1 Department of Geoscience, Science and Technology, Aarhus University2 Department of Earth Sciences, Faculty of Science, Aarhus University, Aarhus University3 Department of Geoscience, Science and Technology, Aarhus University
A number of sources contribute to the lithospheric stress field. Lithospheric density heterogeneities cause horizontal gradients of the vertically integrated lithostatic pressure, which give rise to gravitational/geopotential stresses. Variations of pressure, temperature and composition in the convecting mantle cause mantle tractions at the base of the lithosphere. The radial component can cause dynamic topography and an anomalous state of lithospheric pressure, whereas the horizontal component might influence the plate movements directly. Relative plate movements and stress transmission through the rigid plates result in forces along plate boundaries. The relative importance and absolute magnitudes of the single stress sources is still matter of considerable discussion. Whereas the crustal structure is relatively well constrained for the estimation of the geopotential stress component, the thickness and density structure of the mantle lithosphere is more uncertain. The compositional and thermal state of the lower mantle, linked to mantle convection and pressure inhomogeneities are still generally unknown. We developed a method to model and analyse geopotential stresses, including the pressure and temperature variations at the base of the lithosphere that result in dynamic topography, and an anomalous geopotential energy. We do not include horizontal basal tractions or plate boundary forces. Nevertheless we can indirectly discuss the importance of additional stress sources for the lithospheric state of stress. The North Atlantic Realm and surrounding continental areas are well suited for the presented modelling approach. The area is dominated by spreading ridges and the Iceland melt anomaly, while stress effects from continental collision and subduction are relatively remote. Using a global finite element approach, we analyse the potential energy related stresses in the North Atlantic Realm. The most important contributions to stresses are variations of lithospheric, basal pressure and topography. The modelled principal stress directions compare well with the World Stress Map. We furthermore discuss the geodynamic implications for the region, such as the influence of the Iceland melt anomaly, the stress state of passive margins and stress patterns inherited from the opening of the North Atlantic.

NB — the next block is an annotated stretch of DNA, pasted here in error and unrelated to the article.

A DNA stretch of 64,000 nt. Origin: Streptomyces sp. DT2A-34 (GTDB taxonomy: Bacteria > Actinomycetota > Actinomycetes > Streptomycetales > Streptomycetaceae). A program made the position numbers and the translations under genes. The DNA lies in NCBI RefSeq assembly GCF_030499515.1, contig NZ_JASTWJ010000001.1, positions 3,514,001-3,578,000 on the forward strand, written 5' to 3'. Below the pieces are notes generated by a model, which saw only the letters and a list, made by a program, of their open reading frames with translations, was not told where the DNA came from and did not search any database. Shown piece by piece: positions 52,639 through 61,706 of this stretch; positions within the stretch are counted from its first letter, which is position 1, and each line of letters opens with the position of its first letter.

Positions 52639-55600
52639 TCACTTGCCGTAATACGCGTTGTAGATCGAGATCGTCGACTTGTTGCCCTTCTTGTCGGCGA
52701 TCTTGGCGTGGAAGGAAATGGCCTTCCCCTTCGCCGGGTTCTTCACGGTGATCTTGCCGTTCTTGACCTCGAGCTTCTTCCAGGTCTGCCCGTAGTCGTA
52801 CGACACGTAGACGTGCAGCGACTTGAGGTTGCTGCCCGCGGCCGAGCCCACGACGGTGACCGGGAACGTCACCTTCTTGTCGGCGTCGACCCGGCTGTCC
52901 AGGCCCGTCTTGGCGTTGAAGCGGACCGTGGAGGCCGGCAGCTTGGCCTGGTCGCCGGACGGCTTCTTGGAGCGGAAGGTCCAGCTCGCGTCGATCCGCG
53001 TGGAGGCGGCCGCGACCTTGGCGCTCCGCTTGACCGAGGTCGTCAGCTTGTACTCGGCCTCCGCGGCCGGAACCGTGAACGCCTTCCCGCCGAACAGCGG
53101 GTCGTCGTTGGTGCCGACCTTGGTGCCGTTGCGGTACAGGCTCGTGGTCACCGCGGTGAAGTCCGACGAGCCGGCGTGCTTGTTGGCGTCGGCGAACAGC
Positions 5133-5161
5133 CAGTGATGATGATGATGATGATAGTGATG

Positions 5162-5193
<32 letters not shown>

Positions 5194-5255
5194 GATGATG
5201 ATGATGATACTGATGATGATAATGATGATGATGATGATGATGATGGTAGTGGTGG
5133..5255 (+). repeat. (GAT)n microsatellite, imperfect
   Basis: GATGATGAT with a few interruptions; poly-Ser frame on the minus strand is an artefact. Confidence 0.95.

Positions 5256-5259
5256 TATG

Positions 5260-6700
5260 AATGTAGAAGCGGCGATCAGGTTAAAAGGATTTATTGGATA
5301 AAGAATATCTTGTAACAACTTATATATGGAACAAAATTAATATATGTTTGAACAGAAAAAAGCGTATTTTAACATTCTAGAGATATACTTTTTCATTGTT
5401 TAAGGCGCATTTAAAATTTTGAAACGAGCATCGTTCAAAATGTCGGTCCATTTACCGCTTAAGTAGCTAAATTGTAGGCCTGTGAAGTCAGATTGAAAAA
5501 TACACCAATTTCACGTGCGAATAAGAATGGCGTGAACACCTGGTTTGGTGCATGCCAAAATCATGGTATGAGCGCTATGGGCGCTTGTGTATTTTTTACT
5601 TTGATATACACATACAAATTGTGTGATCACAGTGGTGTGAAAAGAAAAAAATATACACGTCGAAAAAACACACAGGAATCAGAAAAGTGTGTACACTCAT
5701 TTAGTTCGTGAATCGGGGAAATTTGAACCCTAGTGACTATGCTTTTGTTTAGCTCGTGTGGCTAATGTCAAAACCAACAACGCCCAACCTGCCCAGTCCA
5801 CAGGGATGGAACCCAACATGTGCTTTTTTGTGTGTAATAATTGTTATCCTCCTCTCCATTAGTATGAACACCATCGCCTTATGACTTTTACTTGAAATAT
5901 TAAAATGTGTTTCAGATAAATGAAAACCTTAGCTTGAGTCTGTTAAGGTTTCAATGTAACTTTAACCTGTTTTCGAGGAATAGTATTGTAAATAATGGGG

Plate Tectonics; North Atlantic; Stress; Lithosphere